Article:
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DouglasC

Grand Haven, MI

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Posted: 05/25/20 09:32am Link  |  Quote  |  Print  |  Notify Moderator

"Different strokes for different folks". That's why there are so many different varieties of RVs out there for sale. As for us, my wife and I have been RVing for 34 year and have always owned motorhomes and towed a car.

As has been suggested, we initially rented motorhomes (3) before we decided to buy. Always good advice. Also when the RV shows start happening again, go and check out different rigs for size and livability. Again, some folks are happy with 25' of space and others need 40'. Only you can decide what would work best for you.


Doug
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doxiemom11

Paris Michigan

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Posted: 05/25/20 03:54pm Link  |  Quote  |  Print  |  Notify Moderator

No advise other than, we went looking. Went into several rv's and for some reason the class A just felt like us. It kind of grabbed us, so we knew that was what we should buy. Go tour some trailers, fifth wheels, class c, class a . Maybe you will be drawn to something in particular over and over - that will tell you. Doesn't have to be new ones either. Buy the best used, but quality one you can afford.

Edd505

Elephant Butte, NM

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Posted: 05/25/20 05:52pm Link  |  Quote  |  Print  |  Notify Moderator

Towable one vehicle to maintain. You have more room to full time in a towable. Buddy with a Class A is always in my 5W as there's more room, both are 35ft.


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Big Katuna

Deland, FL

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Posted: 05/25/20 06:35pm Link  |  Quote  |  Print  |  Notify Moderator

Class C and toad vs TT and toad vehicle. I’ve had them all.
A toad is way easier to hook up than a TT to a truck. You drive your toad up to the RV. No precise backing, sliding arms. Easy by yourself.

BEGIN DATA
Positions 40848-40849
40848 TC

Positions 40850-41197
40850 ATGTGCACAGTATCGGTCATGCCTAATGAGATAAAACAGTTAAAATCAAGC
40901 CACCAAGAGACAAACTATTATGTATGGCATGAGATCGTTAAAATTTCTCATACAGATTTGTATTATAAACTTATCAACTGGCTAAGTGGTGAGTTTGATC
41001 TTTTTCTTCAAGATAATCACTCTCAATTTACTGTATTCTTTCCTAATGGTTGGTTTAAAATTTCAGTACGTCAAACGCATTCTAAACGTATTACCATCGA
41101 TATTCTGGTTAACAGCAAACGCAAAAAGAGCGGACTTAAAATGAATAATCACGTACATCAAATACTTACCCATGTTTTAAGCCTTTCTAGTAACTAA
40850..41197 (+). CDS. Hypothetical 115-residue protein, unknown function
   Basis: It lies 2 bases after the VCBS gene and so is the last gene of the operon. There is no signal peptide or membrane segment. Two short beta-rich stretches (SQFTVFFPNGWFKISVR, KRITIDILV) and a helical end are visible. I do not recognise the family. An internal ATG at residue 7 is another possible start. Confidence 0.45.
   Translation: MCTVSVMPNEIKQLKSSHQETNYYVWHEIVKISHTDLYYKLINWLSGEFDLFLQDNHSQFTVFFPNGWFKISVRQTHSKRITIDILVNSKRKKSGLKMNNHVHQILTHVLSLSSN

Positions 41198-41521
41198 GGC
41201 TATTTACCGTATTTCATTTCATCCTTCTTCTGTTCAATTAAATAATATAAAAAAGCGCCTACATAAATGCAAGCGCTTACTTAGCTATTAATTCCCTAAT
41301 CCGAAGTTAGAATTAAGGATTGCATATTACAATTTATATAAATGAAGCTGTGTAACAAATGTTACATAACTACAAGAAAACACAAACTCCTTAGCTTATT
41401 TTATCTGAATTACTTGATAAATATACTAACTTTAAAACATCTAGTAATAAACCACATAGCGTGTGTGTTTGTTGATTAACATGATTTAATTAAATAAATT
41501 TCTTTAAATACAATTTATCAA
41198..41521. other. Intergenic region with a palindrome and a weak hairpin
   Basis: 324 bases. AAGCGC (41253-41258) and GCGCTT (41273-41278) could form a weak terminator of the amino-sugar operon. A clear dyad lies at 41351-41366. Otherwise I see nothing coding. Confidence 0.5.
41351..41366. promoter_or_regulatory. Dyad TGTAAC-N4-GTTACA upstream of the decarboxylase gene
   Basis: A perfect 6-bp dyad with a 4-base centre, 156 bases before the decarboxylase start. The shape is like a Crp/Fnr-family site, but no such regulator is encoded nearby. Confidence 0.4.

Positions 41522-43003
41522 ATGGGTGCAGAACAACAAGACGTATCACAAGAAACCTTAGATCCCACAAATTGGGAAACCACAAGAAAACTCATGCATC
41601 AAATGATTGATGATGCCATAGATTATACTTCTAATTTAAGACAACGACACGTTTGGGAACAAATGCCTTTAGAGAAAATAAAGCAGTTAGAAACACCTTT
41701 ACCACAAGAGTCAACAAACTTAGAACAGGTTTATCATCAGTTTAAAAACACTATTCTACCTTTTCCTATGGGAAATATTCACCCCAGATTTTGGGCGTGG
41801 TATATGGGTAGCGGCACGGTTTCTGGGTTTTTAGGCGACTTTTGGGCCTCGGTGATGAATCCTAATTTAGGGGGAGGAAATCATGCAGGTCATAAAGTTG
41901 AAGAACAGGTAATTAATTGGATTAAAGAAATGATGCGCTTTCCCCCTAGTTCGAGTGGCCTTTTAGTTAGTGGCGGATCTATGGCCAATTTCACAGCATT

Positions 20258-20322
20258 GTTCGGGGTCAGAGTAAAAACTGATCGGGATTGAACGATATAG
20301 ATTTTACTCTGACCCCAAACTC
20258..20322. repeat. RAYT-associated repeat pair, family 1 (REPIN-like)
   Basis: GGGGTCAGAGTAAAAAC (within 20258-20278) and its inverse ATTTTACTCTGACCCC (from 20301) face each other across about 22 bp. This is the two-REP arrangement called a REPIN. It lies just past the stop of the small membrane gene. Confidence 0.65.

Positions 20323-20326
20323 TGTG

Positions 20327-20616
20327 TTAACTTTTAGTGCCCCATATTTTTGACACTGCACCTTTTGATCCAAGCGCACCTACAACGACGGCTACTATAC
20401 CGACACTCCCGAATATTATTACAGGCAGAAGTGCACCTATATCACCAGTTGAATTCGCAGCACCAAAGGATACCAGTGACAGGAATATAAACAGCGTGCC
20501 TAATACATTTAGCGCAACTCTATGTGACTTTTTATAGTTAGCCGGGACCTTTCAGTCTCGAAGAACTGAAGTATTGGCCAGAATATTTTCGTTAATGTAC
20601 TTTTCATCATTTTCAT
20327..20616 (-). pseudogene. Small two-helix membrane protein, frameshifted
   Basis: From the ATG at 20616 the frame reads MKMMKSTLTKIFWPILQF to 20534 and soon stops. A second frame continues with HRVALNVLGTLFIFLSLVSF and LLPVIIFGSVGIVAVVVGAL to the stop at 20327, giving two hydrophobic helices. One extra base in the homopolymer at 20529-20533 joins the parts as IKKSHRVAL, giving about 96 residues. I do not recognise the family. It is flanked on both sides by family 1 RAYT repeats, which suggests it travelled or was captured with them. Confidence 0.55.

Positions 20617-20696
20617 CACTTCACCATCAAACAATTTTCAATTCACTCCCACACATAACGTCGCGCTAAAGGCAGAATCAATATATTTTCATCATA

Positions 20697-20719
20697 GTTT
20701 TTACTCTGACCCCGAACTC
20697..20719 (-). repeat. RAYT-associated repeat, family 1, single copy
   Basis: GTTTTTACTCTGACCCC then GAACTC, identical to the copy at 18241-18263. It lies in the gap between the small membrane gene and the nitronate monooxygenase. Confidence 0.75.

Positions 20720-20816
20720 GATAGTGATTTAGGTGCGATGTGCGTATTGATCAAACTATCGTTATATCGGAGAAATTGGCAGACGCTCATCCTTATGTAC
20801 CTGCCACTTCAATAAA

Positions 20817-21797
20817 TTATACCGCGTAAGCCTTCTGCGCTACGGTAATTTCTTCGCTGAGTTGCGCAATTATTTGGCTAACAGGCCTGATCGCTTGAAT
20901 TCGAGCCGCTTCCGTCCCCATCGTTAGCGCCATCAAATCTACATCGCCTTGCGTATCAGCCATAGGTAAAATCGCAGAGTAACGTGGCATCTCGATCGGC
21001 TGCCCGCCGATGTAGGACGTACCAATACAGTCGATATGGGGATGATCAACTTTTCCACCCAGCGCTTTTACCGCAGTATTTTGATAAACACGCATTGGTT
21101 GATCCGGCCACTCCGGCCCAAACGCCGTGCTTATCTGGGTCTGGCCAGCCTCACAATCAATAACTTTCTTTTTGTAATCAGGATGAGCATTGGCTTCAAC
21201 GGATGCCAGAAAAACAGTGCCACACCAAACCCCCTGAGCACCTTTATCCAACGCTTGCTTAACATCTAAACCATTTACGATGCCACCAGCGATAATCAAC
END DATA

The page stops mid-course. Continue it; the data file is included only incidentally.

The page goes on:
My main complaint with a truck and TT is that when you unhook, you are stuck with a big ole gas guzzling truck that’s not much fun to park. Two drive trains? Tow a Honda. No pain. Now your driving around a nimble gas sipping small SUV.

Of course it depends on where you go and your lifestyle and how much you drive around. We drive around almost daily.
We like visiting museums, restaurants, church festivals etc.


My Kharma ran over my Dogma.

ajriding

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Posted: 05/25/20 06:51pm Link  |  Quote  |  Print  |  Notify Moderator

Full time means your motor or transmission or something related to the driving part will have to go into the shop at some point. Even mechanics cannot do many things "on the road" due to not having the tools or shop as if they were at their home garage...

A trailer can be parked and then the tow vehicle, usually a truck, but suv also, can be driven like a regular person drives, or towed to the shop.

A truck can be towed by any tow truck, and a trailer can be towed by any tow truck, and sometime the driver can use a flatbed for truck and tow the trailer behind the same tow truck (ask me how I know).
A class C, even a small one, CAN be towed, but most large tow companies refuse it or have to bring in a very big truck, usually a big flatbed, and drag the motorhome up onto a 4 foot high platform and drive it to the shop.
So, harder to get a tow truck for a motorhome than truck and trailer. I had to sit in a parking lot for two days trying to get a tow truck to pick me up once (I had a truck camper, which is a motorhome as far as towing is concerned).

As others mentioned, being able to drop the trailer and go drive around, especially in some national parks, is a huge plus. Full timers will end up parking/staying in one spot for longer periods than vacationers, so likely you plan to have safe spots to be able to just leave the trailer and go shopping or driving without your home behind you.

Vehicles, even motorhomes, lose value with age and lose value with every additional mile you rack up. Trailers hold value based on their condition, and age is a smaller factor. Another vote from me for a separate trailer.